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Author Topic: 20min exposures and color of the night sky  (Read 7639 times)

samirkharusi

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20min exposures and color of the night sky
« on: June 21, 2006, 10:56:15 am »

I think it's interesting to note that Michael's 20min exposure of a Moon lit sky shows a blue sky. Because the DSLRs have accurate color balance and no reciprocity failure (film even has differential reciprocity failure in which different colors fail in different amounts) it's only quite recently that we have been able to state categorically what color is the night sky under no light pollution. And it ain't blue! Astronomical CCDs have always been difficult to calibrate accurately to human vision, especially since astro-important spectral lines (H-alpha and SII) demanded the use of filters that deliberately skewed response away from human photopic response. The holy grail of DSLRs has however been to replicate human photopic response as closely as possible (while still prettifying Caucasian and Japanese skin tones, slightly). The blue sky in Michael's pic comes from the Moon light. A really dark sky with no sunlight (be it reflected from the Moon or otherwise) and no artificial light anywhere is, surprisingly, toffee colored when you use Daylight White Balance. Have a look here for the transition from toffee to blue as dawn breaks: http://www.samirkharusi.net/network-veil.html
I found it quite fascinating. It tends towards grey only if you use Auto White Balance.
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Andrew Teakle

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20min exposures and color of the night sky
« Reply #1 on: June 21, 2006, 10:43:00 pm »

Thanks Samir for the very interesting images. How did you get images of 5 min exposure times without the stars "streaking" (except the one with full exposure to mid-histogram)?

Thanks again,

Andrew
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Bill in WV

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20min exposures and color of the night sky
« Reply #2 on: June 22, 2006, 10:53:48 am »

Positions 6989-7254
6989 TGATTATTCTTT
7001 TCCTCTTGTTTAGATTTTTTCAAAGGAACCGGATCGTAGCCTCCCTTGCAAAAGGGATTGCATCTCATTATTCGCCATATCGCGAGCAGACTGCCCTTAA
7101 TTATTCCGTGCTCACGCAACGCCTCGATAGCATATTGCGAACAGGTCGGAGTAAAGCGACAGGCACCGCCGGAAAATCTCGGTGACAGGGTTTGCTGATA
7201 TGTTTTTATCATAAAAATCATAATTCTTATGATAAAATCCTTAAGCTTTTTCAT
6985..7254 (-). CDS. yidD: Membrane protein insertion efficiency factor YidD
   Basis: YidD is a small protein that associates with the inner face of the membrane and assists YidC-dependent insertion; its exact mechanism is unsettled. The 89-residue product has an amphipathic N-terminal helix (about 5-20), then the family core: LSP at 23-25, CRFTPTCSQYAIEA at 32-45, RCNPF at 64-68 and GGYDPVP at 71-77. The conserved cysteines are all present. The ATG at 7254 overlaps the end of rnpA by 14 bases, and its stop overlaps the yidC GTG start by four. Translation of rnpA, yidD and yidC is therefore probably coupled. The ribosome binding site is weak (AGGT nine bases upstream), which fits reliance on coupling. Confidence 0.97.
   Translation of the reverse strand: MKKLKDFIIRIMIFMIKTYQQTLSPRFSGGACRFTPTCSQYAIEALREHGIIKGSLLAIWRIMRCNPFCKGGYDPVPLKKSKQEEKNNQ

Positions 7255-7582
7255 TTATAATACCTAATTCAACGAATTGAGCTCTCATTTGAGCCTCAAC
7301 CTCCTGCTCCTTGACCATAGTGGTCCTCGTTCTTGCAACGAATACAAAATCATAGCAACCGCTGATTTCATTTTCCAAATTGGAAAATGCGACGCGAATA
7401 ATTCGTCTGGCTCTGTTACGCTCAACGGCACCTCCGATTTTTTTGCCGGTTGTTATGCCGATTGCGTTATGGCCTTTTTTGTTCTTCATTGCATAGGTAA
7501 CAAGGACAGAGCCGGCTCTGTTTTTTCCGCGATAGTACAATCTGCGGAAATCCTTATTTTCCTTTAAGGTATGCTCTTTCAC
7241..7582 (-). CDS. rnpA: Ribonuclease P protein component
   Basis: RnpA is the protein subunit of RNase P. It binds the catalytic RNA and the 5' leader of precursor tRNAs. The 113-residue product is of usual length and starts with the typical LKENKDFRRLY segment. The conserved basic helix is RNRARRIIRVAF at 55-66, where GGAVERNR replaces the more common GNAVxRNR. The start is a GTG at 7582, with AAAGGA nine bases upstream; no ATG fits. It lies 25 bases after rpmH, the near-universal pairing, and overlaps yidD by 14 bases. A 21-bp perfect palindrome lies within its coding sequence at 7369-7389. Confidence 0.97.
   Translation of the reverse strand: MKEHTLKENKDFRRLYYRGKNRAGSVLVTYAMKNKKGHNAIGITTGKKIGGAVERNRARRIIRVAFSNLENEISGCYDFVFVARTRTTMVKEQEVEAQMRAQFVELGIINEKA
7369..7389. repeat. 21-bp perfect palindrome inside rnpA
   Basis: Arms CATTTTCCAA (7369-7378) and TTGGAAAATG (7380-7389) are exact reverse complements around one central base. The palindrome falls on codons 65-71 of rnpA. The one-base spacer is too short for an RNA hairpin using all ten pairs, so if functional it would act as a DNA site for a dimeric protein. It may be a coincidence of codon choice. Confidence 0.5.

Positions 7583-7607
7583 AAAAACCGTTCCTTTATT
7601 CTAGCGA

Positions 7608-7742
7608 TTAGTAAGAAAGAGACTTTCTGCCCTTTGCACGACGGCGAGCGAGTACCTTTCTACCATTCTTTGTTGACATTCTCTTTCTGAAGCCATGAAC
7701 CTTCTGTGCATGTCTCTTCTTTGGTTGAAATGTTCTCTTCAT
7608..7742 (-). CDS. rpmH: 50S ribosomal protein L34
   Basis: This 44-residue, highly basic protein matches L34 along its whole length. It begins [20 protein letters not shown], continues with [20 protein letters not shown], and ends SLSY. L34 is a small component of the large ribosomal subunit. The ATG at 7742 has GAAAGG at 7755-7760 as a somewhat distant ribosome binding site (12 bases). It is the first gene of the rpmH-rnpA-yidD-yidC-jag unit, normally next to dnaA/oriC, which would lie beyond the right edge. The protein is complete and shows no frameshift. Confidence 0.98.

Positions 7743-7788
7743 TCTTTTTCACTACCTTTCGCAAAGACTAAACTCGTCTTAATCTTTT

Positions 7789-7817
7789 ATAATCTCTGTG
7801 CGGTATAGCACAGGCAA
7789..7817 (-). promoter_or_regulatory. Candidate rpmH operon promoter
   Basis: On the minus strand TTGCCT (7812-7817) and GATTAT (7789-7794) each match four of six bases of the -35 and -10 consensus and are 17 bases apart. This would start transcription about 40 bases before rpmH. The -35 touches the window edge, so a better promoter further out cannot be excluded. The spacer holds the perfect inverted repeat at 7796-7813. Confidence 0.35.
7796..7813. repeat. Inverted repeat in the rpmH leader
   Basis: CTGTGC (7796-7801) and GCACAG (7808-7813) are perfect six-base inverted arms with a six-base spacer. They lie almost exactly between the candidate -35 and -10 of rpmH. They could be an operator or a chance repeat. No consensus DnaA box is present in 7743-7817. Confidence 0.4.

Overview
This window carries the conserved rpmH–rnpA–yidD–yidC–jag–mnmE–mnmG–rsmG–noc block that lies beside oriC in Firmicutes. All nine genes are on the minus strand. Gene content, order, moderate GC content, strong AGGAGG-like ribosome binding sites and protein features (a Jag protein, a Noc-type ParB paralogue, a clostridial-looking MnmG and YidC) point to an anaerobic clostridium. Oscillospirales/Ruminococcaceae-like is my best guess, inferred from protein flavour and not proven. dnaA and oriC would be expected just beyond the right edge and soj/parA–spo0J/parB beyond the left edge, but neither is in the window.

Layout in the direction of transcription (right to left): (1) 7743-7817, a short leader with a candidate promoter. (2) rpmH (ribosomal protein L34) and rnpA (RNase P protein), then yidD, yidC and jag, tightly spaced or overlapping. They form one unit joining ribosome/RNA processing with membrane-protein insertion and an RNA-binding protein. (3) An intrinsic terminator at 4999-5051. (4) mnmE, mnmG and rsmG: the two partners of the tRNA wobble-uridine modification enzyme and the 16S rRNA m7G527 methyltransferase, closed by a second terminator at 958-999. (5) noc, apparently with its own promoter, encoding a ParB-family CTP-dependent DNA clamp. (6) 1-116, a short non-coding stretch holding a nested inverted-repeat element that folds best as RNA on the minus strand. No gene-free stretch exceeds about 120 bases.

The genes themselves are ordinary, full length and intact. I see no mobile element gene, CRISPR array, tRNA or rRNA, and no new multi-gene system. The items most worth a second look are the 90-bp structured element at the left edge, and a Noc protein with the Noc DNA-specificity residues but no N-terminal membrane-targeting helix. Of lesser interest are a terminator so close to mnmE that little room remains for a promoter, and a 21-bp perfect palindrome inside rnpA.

Quote
Thanks Samir for the very interesting images. How did you get images of 5 min exposure times without the stars "streaking" (except the one with full exposure to mid-histogram)?

Thanks again,

Andrew
[a href=\"index.php?act=findpost&pid=68826\"][{POST_SNAPBACK}][/a]
I'll jump in here for just a second . . . his telescope has a clock drive which compensates for the rotation of the earth. That's how he gets pictures with no streaking.

Bill in WV
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Bill Evans
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samirkharusi

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20min exposures and color of the night sky
« Reply #3 on: June 22, 2006, 10:57:47 am »

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How did you get images of 5 min exposure times without the stars "streaking" (except the one with full exposure to mid-histogram)?
Andrew
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I used an astro tracking mount, complete with an autoguider (a CCD camera that checks a star's position every couple of seconds and corrects the mount's tracking):
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Bill in WV

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20min exposures and color of the night sky
« Reply #4 on: June 22, 2006, 11:57:19 am »

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I used an astro tracking mount, complete with an autoguider (a CCD camera that checks a star's position every couple of seconds and corrects the mount's tracking):

[{POST_SNAPBACK}][/a]
THAT is quite a rig. I never got good enough at aligning my scope to enjoy much photography with it. Now, if I could just figure the best way to sell it, I could add some stuff for my 30D.
I did like your astrowork though. Twas quite nice.

Bill in WV
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Bill Evans
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